How to care for aging hair
Aging Naturally Hair Care

Our Aging Hair – How Does It Change and What Can We Do About It?

(Last Updated On: September 10, 2019)

I love my granddaughters’ hair, all three of them. It’s so soft and beautifully silky. The curls are naturally bouncy and just seem to make them look even more adorable than they already are, similar to the image above of this lovely young girl (with the most beautiful blue eyes.)

My aging hair, on the other hand, while still full and thick, seems to have a mind of its own, and I think the mind is wandering if you know what I mean. 🙂

Changes in the texture and thickness of our hair are normal and natural, as is the color change from the natural state to a shade (or shades) of gray.

The maturing process brings a number of challenges, and our hair is no exception. Let’s take a look at some of the specifics.

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What is our hair made of and what is its purpose?

We’ll have a quick hair biology lesson because it really helps to bring into focus the many purposes of our lovely locks, and why they change:

  • Hair helps transmit sensory information
  • It acts as a barrier to foreign particles
  • It is a part of our appearance and how we identify ourselves
  • Hair can completely renew itself without scarring – no other bodily surface has that ability
  • There are 5 million hair follicles on a developing fetus by week 22
  • 1 million of those follicles are on the scalp
  • This is the largest number of hair follicles we’ll ever have
  • As we age, the density of hair follicles decreases

The living part of the hair is the follicle. The hair we can see, the shaft, is actually dead. It is made up of 3 layers of keratin, which is a hardening protein.

Whether our hair is straight, curly, or somewhere in between is determined by its shape:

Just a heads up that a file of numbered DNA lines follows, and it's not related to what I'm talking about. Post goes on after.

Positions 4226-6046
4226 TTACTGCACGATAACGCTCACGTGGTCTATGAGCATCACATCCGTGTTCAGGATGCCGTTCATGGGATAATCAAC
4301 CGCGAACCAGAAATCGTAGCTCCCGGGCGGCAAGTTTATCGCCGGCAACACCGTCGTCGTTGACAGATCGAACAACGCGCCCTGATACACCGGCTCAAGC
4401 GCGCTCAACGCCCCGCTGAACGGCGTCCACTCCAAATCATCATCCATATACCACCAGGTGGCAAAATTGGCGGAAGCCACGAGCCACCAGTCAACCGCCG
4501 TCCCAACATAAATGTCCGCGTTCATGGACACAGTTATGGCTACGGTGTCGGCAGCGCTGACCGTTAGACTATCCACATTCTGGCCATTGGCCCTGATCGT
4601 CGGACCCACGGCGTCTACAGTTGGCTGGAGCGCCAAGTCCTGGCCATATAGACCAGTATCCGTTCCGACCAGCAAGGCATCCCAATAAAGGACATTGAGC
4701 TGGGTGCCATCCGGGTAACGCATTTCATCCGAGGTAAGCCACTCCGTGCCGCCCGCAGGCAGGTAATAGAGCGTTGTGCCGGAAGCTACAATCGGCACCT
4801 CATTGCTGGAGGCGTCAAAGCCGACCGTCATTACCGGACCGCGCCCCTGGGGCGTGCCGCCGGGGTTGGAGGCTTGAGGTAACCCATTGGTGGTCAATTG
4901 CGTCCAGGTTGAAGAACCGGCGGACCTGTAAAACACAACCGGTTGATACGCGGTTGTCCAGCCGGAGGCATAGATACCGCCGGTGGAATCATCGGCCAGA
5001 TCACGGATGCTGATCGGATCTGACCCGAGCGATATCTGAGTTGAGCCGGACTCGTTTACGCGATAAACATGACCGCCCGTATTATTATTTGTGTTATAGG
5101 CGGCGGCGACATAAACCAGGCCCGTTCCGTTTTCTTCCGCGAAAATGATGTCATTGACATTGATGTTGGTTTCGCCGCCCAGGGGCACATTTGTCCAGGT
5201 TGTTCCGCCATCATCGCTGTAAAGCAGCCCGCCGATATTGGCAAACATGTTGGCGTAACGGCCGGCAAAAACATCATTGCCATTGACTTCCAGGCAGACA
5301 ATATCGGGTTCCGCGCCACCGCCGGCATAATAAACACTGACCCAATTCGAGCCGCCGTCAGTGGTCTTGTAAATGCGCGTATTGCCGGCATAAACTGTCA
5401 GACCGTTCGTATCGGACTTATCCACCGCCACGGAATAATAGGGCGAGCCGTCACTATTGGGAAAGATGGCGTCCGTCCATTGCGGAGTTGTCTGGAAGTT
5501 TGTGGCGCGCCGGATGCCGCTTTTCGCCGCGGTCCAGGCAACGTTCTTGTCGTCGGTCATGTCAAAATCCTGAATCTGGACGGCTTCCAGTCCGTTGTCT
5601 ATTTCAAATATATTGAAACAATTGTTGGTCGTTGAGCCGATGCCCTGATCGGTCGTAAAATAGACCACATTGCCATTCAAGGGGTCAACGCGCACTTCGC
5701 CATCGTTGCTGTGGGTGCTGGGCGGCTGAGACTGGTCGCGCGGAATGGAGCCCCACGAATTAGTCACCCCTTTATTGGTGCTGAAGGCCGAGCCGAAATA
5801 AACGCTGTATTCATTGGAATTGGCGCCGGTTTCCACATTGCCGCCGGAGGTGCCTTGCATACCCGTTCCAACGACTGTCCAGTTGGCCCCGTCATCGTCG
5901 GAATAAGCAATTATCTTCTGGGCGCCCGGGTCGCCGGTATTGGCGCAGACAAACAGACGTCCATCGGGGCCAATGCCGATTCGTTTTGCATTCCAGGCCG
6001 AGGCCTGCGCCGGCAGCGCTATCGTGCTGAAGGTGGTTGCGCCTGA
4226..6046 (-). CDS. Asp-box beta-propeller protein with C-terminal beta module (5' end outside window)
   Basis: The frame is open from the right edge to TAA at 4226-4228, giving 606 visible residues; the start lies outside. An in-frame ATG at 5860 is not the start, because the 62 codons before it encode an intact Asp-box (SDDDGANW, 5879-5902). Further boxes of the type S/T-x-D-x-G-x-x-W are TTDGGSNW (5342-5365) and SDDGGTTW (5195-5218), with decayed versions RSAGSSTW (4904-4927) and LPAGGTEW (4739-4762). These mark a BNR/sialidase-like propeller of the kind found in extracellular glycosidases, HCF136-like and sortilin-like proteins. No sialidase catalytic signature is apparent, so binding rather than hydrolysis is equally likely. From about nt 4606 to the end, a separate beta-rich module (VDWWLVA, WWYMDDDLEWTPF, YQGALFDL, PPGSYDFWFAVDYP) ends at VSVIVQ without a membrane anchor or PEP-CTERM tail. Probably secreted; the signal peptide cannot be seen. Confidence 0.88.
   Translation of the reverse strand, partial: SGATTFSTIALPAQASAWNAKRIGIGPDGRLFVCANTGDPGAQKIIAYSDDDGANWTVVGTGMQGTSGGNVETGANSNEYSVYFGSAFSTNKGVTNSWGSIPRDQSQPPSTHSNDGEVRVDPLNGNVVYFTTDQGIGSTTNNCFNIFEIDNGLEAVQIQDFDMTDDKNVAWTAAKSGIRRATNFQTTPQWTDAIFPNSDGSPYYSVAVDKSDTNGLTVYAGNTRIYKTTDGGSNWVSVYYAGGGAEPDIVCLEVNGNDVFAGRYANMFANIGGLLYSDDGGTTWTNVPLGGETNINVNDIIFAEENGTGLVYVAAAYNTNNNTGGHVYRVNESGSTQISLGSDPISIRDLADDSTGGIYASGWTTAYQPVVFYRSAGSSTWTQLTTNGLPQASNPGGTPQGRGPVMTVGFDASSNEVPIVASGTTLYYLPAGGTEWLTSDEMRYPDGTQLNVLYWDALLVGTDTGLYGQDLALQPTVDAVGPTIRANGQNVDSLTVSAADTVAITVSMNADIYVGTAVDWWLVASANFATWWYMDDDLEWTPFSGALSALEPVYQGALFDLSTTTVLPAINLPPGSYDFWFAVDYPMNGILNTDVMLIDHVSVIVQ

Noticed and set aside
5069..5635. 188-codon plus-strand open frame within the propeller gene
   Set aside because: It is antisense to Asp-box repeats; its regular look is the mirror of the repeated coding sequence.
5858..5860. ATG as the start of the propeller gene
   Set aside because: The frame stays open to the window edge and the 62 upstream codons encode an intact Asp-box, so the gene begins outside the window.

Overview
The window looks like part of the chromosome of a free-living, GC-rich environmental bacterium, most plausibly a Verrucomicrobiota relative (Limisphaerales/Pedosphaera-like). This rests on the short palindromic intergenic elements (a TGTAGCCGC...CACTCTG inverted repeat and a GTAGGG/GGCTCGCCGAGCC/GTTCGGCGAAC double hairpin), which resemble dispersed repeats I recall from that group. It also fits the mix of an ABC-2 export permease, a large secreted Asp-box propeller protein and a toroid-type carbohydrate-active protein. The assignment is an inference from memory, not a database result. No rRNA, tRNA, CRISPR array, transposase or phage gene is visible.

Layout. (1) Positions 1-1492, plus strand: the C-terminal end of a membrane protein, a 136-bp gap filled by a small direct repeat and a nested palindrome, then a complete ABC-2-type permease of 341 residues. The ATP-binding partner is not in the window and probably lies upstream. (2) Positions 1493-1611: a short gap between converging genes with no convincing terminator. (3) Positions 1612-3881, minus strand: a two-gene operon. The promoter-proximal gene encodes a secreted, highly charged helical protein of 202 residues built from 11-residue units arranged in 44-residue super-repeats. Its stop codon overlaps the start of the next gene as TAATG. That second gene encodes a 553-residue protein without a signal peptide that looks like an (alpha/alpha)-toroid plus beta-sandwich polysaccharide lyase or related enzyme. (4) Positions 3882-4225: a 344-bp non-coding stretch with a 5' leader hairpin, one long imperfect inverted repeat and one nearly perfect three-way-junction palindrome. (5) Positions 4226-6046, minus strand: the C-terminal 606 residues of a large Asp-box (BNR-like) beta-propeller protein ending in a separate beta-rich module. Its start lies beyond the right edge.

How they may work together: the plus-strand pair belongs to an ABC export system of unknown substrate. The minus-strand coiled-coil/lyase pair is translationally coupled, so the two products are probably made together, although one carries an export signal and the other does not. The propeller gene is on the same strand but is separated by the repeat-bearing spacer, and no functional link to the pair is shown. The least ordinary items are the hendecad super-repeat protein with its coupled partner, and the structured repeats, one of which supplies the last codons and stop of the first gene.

Straight hair has a mostly circular circumference

Curly or kinky hair has a flatter shaft

So…my natural hair has a flat shaft because it’s curly and kinky…got that?? It seems backward, but that’s how it works.

How does hair change with age?

It’s Thinner

We lose about 100 hairs per day no matter our age, but as we experience menopause the combination of hair loss and hair thinning makes it much more apparent.

Our hair follicles get smaller as we age and can actually produce a hair that can’t be seen. They are the finest hairs that exist.

It’s Drier

When we’re younger, our oil glands produce oil efficiently and it can coat the hair, giving it that shiny appearance.

But, the oil glands shrink over time so are not producing as much oil, thus our hair can be much drier than it was in our younger days.

It’s Brittle

Sometimes it has more to do with the products we’ve used on our hair than our age, although it does lose some elasticity as we get older.

If we’ve used chemicals like permanent hair color, straighteners, perms, etc., hair can become dry, stiff and break easier.

It’s Gray

Some of us notice the first gray hairs in our 30’s, and by the time we reach our 40’s it’s almost always present.

The gray appears when cells stop producing pigment, and that is a natural occurrence as we age. By the time we’re 50, 50% of us have gray hair.

It’s More Course

Hormones play a part in the changes we feel in our aging hair, as does illness or procedures like chemotherapy.

We tend to want to color our hair more often as we age, and this can make our hair more wiry and dry.

Our hair’s texture changes naturally every five to seven years, too, and that is most likely related to hormonal adjustments.

What can we do about the signs of aging hair?

how to care for aging hair with products
how to treat aging hair that is thinning

For thinning hair that has been identified as androgenetic alopecia or female pattern baldness, minoxidil (Rogaine) can help stop hair loss. If you’ve noticed an overall thinning of your hair, particularly on the top or front of your head, this may be why.

If you are considering this type of product, be sure to do some research so you understand the pros and cons of minoxidil.

Use argan oil to hydrate hair. Argan is made from an argan tree’s kernel that is native to Morocco, and is a common essential oil used in hair treatments.